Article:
Now that we don't have an impending Olympic games to argue about...

  Forum Editor 11 Oct 12
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Along comes another potentially contentious subject

Or perhaps I'm wrong, and everyone will wholeheartedly endorse the idea.

  bluesbrother 12 Oct 12

I think 'potentialy contentious' might be a bit of an understatment given some of the other headlines lately

Child benefit cuts: Millions of letters to be sent 'soon'

Eight Shelter offices across England could close

Tory conference: George Osborne in £10bn benefit cut vow

Or, and perhaps I'm being cynical here, someone is bowing to the inevitablity of unemployment and is trying to curry favour in certain quarters.

  wiz-king 12 Oct 12

Seems a little strange - celebrating the start of a war.

  Kevscar1 12 Oct 12

Would have thught they wouild wait ubtil 2018 and celebrate the end

  morddwyd 12 Oct 12

" celebrating the start of a war."

It's a commemoration, not a celebration.

There is a difference.

  Condom 12 Oct 12

The cynic in me says this is just the PM trying to get some votes on a subject that he thinks will unite the population as a whole. I would agree that the end of the war should be the right moment rather than the beginning but again that might be a bit too late for his needs.

There is not much of the battlefields left these days and children would most likely be taken to the graveyards which would not be my idea of an event for children. Perhaps sitting them down and showing them excerpts from some vivid movies would give them all the reality needed.

It was a bloody war fought with outdated tactics and with no thought to the loss of life by those in charge. In my mind not really much to celebrate there apart from its ending.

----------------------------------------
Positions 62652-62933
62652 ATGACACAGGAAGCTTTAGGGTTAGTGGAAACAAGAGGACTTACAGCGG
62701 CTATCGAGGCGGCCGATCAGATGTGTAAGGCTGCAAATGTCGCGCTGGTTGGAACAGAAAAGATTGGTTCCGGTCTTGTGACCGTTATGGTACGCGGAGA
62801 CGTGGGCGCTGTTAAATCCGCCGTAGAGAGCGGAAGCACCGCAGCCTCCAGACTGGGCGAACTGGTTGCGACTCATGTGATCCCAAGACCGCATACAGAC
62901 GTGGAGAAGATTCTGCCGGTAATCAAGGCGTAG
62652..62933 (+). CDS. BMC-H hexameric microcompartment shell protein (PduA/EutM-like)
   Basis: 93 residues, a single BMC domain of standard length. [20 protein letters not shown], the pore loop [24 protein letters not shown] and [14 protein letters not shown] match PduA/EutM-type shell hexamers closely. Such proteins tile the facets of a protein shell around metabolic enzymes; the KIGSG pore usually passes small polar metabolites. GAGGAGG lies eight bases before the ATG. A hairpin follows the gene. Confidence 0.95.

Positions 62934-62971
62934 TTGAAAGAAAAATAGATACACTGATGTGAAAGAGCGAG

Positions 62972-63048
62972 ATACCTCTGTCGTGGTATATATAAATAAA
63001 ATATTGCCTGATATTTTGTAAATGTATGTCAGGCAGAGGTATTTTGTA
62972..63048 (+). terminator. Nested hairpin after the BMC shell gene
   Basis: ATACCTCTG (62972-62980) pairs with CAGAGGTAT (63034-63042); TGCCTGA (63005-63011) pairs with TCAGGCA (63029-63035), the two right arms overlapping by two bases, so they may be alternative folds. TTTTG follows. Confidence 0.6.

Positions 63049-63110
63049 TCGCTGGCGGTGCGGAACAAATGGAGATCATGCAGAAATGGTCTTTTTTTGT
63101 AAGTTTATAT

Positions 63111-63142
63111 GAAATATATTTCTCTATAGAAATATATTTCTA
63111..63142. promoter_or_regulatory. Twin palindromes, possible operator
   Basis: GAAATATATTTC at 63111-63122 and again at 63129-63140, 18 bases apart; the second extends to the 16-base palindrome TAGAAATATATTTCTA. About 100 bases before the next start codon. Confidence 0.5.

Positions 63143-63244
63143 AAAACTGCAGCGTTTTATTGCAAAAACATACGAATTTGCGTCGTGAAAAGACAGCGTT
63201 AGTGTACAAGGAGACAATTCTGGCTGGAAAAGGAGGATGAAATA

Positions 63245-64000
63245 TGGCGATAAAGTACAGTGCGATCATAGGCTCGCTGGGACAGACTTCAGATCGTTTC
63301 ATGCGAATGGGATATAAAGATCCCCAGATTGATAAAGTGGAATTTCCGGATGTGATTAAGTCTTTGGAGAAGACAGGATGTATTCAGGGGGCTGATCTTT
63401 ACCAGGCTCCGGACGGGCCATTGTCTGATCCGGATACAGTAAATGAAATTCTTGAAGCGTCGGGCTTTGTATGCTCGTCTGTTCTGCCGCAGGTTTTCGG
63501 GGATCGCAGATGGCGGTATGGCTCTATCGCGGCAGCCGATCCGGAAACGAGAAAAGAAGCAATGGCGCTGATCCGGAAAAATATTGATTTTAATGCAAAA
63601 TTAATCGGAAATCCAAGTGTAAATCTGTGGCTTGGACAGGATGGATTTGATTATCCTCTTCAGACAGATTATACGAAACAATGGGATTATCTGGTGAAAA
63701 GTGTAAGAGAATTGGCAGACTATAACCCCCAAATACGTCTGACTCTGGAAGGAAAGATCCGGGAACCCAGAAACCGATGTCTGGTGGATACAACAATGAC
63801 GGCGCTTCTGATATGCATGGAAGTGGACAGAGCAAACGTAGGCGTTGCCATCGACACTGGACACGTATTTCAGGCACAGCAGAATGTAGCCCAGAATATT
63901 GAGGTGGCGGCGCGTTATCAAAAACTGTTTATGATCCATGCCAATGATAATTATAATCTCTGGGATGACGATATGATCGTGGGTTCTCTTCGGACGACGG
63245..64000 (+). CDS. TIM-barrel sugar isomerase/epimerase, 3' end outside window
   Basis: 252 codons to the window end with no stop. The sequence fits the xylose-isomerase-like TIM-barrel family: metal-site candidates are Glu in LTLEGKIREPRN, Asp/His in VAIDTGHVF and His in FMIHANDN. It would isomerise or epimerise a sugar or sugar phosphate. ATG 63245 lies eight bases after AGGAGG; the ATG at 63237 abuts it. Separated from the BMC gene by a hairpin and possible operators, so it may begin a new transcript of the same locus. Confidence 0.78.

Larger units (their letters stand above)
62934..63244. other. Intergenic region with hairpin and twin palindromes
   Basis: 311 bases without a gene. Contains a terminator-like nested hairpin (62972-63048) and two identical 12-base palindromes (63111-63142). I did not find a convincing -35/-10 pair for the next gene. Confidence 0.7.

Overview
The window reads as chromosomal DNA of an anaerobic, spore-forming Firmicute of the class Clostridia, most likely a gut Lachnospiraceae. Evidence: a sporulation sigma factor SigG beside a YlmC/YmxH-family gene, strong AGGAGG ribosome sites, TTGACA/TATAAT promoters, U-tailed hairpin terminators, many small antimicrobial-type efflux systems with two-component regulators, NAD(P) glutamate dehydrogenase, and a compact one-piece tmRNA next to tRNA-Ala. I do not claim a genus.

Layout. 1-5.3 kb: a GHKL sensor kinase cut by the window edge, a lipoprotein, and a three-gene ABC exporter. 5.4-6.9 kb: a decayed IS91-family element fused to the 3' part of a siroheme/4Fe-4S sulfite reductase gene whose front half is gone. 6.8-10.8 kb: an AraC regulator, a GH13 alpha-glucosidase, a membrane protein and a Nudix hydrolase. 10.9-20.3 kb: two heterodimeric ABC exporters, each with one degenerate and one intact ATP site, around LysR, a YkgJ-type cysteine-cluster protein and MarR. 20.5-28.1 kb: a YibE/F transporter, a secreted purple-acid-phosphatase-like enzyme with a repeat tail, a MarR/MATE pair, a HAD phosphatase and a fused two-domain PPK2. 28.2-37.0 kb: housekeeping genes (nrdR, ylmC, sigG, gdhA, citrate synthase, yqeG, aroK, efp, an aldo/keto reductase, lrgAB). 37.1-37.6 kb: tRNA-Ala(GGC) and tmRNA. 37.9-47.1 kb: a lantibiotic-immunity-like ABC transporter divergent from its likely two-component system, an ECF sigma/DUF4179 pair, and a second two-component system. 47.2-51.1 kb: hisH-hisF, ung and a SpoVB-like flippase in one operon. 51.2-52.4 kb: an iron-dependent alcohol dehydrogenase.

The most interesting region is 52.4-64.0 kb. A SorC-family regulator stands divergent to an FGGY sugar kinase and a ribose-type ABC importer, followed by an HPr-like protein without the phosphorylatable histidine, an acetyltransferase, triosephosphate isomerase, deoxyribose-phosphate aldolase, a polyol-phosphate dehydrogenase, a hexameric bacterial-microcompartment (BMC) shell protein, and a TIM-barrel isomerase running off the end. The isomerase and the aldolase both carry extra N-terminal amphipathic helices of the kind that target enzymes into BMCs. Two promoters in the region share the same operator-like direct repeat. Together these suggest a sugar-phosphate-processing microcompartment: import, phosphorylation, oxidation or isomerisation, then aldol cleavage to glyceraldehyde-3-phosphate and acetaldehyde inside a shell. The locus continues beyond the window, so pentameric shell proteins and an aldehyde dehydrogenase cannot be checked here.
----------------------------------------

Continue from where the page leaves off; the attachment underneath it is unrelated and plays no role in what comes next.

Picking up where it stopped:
carver 12 Oct 12

Condom have to agree with you

  Forum Editor 12 Oct 12

Condom

"In my mind not really much to celebrate there apart from its ending."

Who mentioned a celebration?

The proposal is for a commemoration, there's a big difference. Just short of a million people from the UK lost their lives in the war, and if you add those from British dominions overseas the figure rises to about 1.2 million.

The idea of a commemoration is to reinforce the nation's awareness of that appalling loss of life, and hopefully to instil a sense of the consequences of a world war into a generation that is far too young to have had any direct knowledge of what happened.

A nation needs a sense of its past, just as much as a vision of its future.

  oresome 12 Oct 12

Look at the war memorial in the smallest town or village and it gives some idea of the scale of deaths that occurred. Mostly young men barely out of school.

  Aitchbee 12 Oct 12

Without wanting to bring politics into this subject, the BBC report states that these centenary commemorations will 'not be unhelpful' in keeping the Union together, just when the Scots will be making their minds up on Independence matters.

I am not so sure about that.

  Condom 12 Oct 12

I take on what other people have said but for me what should be remembered about this dreadful war was the ending. Not so much that the end was successful in itself but that the allied powers failed to win the peace which followed.

To often victorious powers have failed to plan for what happens after a war and we still see this today and the "phrase lessons will be learned" actually never happens. What happened at the end of WW1 was a major cause of the rise of the Nazi party and the drift into WW11.

To my mind every village, town and city across the UK already has memorials to the Great War, a misnomer if there ever was one, and I think that is a fitting enough memory to all those who lost their lives.

No doubt others will think differently and so be it.

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